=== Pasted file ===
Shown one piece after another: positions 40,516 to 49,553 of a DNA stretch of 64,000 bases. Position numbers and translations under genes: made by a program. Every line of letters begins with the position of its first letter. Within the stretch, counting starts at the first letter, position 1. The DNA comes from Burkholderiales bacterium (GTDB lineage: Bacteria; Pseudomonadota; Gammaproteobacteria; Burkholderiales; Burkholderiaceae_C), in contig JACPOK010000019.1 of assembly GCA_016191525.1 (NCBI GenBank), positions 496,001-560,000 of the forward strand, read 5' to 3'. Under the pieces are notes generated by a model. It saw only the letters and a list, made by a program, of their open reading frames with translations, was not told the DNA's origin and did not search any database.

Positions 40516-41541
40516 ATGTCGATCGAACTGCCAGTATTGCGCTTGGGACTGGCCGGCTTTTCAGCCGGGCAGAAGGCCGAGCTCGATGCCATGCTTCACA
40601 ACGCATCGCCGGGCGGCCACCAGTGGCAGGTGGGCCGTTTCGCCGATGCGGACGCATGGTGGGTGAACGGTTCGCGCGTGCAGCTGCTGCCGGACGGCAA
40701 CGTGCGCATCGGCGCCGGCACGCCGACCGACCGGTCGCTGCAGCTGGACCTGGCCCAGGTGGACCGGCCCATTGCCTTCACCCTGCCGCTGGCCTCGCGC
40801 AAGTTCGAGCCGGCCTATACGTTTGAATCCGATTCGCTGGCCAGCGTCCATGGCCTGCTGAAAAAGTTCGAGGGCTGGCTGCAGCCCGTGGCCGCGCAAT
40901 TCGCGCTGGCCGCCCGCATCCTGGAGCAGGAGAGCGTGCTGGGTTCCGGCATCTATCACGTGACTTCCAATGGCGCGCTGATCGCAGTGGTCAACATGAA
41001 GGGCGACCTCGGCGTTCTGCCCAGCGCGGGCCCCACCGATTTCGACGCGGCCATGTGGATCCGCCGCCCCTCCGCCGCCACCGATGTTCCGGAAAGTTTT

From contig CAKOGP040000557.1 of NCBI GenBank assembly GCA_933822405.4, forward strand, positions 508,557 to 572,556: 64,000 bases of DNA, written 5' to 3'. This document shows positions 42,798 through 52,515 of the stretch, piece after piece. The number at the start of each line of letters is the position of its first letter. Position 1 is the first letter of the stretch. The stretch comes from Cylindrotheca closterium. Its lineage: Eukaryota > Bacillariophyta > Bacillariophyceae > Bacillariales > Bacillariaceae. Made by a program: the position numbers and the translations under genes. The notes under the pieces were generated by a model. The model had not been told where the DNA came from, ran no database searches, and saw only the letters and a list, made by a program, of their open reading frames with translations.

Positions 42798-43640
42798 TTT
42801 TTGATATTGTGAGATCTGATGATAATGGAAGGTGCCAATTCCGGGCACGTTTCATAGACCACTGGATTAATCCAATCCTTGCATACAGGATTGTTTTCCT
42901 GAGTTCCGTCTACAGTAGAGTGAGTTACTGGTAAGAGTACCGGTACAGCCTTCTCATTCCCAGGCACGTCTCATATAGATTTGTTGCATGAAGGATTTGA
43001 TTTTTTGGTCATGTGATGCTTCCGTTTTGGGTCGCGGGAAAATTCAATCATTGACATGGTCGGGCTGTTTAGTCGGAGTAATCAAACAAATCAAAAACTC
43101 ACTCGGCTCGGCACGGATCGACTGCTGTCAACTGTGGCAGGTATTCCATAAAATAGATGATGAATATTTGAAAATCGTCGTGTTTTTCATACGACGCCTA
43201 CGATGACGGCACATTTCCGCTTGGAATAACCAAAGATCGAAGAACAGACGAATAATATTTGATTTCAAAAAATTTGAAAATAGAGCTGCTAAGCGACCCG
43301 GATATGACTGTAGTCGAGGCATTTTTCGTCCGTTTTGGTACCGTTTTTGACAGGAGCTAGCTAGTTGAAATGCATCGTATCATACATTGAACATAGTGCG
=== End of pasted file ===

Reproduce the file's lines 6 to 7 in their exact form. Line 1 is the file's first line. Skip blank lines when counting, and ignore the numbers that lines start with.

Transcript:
40801 AAGTTCGAGCCGGCCTATACGTTTGAATCCGATTCGCTGGCCAGCGTCCATGGCCTGCTGAAAAAGTTCGAGGGCTGGCTGCAGCCCGTGGCCGCGCAAT
40901 TCGCGCTGGCCGCCCGCATCCTGGAGCAGGAGAGCGTGCTGGGTTCCGGCATCTATCACGTGACTTCCAATGGCGCGCTGATCGCAGTGGTCAACATGAA